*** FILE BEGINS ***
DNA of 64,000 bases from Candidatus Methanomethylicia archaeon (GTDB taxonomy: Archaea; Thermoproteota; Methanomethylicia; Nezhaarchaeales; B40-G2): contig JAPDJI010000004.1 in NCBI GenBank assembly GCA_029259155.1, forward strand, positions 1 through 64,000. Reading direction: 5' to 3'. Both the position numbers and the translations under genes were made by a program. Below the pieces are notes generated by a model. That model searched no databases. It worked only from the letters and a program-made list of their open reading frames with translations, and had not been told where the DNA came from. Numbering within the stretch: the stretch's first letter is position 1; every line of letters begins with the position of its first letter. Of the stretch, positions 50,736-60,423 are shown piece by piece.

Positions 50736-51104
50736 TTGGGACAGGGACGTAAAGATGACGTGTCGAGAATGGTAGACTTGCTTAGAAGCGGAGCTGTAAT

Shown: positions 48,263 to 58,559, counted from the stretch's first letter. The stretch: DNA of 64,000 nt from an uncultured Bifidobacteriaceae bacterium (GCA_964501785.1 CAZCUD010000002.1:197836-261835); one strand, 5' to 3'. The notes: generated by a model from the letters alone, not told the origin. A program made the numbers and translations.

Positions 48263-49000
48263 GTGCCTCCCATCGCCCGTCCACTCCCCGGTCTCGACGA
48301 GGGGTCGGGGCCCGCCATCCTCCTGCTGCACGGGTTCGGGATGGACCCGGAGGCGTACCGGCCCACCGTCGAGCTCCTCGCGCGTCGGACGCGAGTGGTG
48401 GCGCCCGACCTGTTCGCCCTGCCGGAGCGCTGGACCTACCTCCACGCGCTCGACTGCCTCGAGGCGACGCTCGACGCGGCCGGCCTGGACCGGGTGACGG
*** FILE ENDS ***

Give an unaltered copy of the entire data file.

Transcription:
DNA of 64,000 bases from Candidatus Methanomethylicia archaeon (GTDB taxonomy: Archaea; Thermoproteota; Methanomethylicia; Nezhaarchaeales; B40-G2): contig JAPDJI010000004.1 in NCBI GenBank assembly GCA_029259155.1, forward strand, positions 1 through 64,000. Reading direction: 5' to 3'. Both the position numbers and the translations under genes were made by a program. Below the pieces are notes generated by a model. That model searched no databases. It worked only from the letters and a program-made list of their open reading frames with translations, and had not been told where the DNA came from. Numbering within the stretch: the stretch's first letter is position 1; every line of letters begins with the position of its first letter. Of the stretch, positions 50,736-60,423 are shown piece by piece.

Positions 50736-51104
50736 TTGGGACAGGGACGTAAAGATGACGTGTCGAGAATGGTAGACTTGCTTAGAAGCGGAGCTGTAAT

Shown: positions 48,263 to 58,559, counted from the stretch's first letter. The stretch: DNA of 64,000 nt from an uncultured Bifidobacteriaceae bacterium (GCA_964501785.1 CAZCUD010000002.1:197836-261835); one strand, 5' to 3'. The notes: generated by a model from the letters alone, not told the origin. A program made the numbers and translations.

Positions 48263-49000
48263 GTGCCTCCCATCGCCCGTCCACTCCCCGGTCTCGACGA
48301 GGGGTCGGGGCCCGCCATCCTCCTGCTGCACGGGTTCGGGATGGACCCGGAGGCGTACCGGCCCACCGTCGAGCTCCTCGCGCGTCGGACGCGAGTGGTG
48401 GCGCCCGACCTGTTCGCCCTGCCGGAGCGCTGGACCTACCTCCACGCGCTCGACTGCCTCGAGGCGACGCTCGACGCGGCCGGCCTGGACCGGGTGACGG